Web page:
Highlight on self-healing SupraB™ materials

02-02-2012

After gaining recent attention in the international newspapers, such as the Daily Telegraph in the UK and the Repubblica in Italy, SupraPolix' managing director Tonny Bosman co-authored a feature article in Wiley's Macromolecular Chemistry and Physics journal. In this article, the hottest approaches in supramolecular self-healing materials are highlighted and have been rewarded with the issue's front-cover as displayed on the right.

The article addresses the fact that sophisticated polymeric materials with "responsive" properties, such as self-healing, are reaching the market. Supramolecular polymers that owe their mechanical properties primarily to reversible hydrogen bonding interactions have frequently been employed as self-healing materials. The quadruple hydrogen bonding ureidopyrimidinone (UPy or SupraB™) unit is a particularly effective and versatile design motif, since it forms very strong but reversible linkages, and can be incorporated into virtually any type of polymer backbone, leading to materials with increased mechanical properties. In this feature article supramolecular polymers are presented, with an emphasis on those based on the UPy-unit, and their use in self-healing applications is highlighted and discussed.

Autonomous healing of a 15 wt% UPy hydrogel: from left to right: initial heart shaped hydrogel, flexibility and elasticity of the hydrogel, the hydrogel cut in two parts, and the hydrogel heart mended by pressing both original halves together.

Bosman and co-authors conclude that: "Supramolecular polymers are materials that are well-suited to display self-healing properties. The non-covalent interactions that are the hallmark of these polymers are dynamic, so that the materials become stimuli responsive and can be addressed by heat, light, or even contact pressure triggers. Therefore, supramolecular materials have the prime advantage that the self-healing properties are intrinsic to the material, so that there is no need for (reactive) additives such as (toxic) monomers or catalysts nor for the engineering of specific chemical reactions to effect the healing process.", additionally they propose: "The intrinsic self-healing in supramolecular materials may be important for structures that are not easily accessible, such as those applied in aerospace or in oil and gas winning, or in materials that are not only difficult to repair, but that also do not directly appear to be damaged, such as fiber-reinforced polymer composites. Furthermore, more down-to-earth repair of adhesive coatings may as well benefit from the use of supramolecular materials. A simple thermal rejuvenation would do in these cases."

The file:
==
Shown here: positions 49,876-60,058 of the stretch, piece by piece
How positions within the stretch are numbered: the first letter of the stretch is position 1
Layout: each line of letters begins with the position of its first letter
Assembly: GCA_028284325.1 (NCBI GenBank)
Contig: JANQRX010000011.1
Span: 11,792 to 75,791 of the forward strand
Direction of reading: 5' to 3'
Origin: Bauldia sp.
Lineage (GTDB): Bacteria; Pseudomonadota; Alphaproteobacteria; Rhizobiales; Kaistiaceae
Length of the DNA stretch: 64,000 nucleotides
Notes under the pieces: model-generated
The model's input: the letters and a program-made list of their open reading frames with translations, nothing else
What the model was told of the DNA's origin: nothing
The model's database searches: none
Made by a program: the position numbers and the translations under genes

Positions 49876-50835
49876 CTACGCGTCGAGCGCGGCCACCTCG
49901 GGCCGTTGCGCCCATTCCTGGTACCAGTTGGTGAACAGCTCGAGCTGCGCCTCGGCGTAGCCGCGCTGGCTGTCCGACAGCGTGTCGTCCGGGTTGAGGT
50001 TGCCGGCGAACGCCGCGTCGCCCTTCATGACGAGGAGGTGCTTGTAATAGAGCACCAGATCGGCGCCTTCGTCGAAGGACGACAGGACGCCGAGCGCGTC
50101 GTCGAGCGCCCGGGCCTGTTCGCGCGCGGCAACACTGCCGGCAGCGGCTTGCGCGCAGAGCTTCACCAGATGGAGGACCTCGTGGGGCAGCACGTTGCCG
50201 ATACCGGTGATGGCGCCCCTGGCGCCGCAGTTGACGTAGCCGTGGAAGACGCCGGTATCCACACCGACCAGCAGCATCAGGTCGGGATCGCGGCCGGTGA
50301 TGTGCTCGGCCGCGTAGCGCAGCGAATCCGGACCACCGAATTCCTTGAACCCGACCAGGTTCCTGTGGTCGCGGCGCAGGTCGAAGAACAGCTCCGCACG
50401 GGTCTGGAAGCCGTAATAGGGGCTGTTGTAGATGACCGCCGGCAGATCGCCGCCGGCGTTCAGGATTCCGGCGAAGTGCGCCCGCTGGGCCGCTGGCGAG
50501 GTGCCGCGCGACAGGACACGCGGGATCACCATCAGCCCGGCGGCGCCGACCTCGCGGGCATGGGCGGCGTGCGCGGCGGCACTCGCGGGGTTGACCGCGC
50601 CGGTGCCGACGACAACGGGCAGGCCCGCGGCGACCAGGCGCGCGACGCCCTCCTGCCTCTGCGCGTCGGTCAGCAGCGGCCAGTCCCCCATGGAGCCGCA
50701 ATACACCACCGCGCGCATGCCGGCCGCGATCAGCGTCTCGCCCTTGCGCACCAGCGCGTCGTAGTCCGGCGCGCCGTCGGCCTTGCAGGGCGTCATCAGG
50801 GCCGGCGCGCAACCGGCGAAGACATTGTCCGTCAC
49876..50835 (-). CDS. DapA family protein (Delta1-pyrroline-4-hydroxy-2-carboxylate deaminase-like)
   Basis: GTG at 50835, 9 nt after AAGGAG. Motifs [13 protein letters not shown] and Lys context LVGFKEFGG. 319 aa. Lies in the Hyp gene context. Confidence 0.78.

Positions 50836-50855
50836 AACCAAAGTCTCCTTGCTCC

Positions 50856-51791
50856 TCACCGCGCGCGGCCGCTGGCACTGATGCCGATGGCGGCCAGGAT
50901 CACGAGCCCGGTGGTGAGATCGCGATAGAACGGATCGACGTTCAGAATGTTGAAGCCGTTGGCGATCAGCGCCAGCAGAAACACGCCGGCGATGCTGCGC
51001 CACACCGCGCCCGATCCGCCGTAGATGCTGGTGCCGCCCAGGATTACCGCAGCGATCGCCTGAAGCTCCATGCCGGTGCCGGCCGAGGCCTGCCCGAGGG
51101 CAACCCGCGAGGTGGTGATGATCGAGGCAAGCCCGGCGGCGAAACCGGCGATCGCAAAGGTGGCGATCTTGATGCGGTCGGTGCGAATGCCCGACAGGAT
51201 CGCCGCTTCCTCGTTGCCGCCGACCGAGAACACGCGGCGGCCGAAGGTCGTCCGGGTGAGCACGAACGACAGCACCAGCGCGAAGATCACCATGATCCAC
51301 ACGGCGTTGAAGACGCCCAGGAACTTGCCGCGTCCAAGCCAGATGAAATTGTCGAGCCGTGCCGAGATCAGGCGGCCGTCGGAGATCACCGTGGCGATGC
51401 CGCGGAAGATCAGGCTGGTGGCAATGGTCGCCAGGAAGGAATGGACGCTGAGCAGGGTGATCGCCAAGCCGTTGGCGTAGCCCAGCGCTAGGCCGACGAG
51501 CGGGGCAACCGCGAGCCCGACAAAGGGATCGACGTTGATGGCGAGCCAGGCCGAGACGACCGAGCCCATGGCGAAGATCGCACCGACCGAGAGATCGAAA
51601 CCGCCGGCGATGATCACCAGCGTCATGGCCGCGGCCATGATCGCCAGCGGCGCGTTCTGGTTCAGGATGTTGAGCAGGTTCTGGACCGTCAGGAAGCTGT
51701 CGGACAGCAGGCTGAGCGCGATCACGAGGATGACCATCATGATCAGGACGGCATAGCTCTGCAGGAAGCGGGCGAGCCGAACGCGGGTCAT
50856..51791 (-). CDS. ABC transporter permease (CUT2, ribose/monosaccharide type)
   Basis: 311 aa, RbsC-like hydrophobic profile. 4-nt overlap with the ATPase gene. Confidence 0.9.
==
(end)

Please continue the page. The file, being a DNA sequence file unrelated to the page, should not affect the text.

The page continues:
SupraPolix offers a new concept in the world of plastics by separating the processability demands from the material demands: incorporation of already a small amount of its product SupraB™ in existing plastics dramatically simplifies their processing. As a consequence, production can be cheaper and faster, whereas the consumer will benefit from innovated products with unique material properties like self-healing. Moreover, combining SupraB™ with bio-based materials allows producers to comply with the environmental constraints of the near future without any concession to the quality of the materials.